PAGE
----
It’s easy to hibernate in February, to stream a movie, to tune out politics and headlines, and to dismiss all inclination to make any decision of consequence.

On a snowy Sunday, your mind can bounce freely between weighty topics like how many of your too-similar online passwords are hacker fodder, what you actually can afford on your summer vacation bucket list, the new scientific discoveries that penguin speech patterns are similar to humans and that early failure makes you more likely to succeed in life, and the sobering realization that eating cookies is easier than exercising when bad weather has you homebound.

Does it matter what’s happening with global trade, that Wisconsin’s rural counties continue to lose population, and that our teens and young adults aren’t civically engaged, when there are cocoa and thick socks and library books to fill the day?

Until the plows come through and you have no excuse but to go out in search of a gallon of milk, you can randomly muse over what’s actually buried in that spot that once was the town dump, why no one’s interested in taking responsibility for filling potholes on a state highway, and the potential results and implications of the next local spending referendum.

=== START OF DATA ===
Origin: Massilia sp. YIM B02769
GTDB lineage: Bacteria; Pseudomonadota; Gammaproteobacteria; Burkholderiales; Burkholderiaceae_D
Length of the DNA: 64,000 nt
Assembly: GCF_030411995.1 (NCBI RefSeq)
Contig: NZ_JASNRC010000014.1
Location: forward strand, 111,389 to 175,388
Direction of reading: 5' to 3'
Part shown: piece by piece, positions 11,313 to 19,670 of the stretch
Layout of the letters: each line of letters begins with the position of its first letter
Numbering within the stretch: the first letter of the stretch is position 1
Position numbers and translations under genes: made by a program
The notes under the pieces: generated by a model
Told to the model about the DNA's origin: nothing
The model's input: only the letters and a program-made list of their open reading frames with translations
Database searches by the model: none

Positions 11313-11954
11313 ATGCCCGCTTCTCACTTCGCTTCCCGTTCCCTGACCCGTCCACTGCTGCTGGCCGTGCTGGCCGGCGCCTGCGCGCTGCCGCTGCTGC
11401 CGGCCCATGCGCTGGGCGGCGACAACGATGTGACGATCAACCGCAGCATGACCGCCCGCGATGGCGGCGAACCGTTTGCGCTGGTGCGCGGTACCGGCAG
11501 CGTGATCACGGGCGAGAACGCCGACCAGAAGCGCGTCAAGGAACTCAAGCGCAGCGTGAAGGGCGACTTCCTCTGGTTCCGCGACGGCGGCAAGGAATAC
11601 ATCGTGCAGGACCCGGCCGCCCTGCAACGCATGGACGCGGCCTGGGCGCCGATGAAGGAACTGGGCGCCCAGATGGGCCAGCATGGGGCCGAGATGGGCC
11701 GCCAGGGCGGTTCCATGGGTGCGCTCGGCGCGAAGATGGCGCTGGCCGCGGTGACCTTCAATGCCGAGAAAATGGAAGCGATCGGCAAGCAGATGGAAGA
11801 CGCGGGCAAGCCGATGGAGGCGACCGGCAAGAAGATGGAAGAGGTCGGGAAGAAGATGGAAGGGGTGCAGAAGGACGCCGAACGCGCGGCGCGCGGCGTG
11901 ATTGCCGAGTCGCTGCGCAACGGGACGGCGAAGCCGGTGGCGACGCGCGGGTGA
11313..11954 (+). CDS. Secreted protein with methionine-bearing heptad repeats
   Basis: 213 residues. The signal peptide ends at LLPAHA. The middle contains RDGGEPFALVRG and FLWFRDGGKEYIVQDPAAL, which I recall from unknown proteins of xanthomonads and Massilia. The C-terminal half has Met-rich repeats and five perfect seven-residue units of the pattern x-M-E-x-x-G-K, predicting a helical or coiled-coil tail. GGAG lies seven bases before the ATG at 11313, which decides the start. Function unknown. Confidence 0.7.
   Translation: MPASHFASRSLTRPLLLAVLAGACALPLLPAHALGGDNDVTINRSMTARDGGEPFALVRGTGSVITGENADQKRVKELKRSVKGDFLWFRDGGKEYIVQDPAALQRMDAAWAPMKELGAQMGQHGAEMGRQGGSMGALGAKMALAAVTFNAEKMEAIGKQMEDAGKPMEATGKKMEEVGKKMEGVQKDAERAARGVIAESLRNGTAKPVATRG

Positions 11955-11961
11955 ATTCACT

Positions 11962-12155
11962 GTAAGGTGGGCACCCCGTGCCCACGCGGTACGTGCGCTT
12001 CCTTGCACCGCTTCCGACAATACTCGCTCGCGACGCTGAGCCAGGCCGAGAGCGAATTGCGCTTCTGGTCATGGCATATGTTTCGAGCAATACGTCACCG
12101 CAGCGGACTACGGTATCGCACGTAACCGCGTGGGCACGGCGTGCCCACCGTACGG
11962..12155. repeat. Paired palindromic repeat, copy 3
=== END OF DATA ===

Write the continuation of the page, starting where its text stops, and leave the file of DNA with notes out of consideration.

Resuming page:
Is our small, rural community moving forward or backward? Mid-way into a mid-winter snowstorm in a Midwestern small town, the answer is no-ward. Nothing’s moving outside and nothing of note will happen for the rest of the day. Tomorrow is likely a total loss, too. We might be fully functional again by Tuesday.

Local elections? They’re not until April. Summer festivals? Four or five months away. Presidential election? Easy to sink into denial on that one with another board game, another load of laundry, the last cookie from the jar and a long look to see which prepackaged freezer meal might make the best dinner.

We spend so many of our days taking in and disseminating information, making hard decisions, saving the world and saving our communities. On a snow day, I give myself permission to amateurishly strum my guitar, eat cookies and not process a single though of importance.

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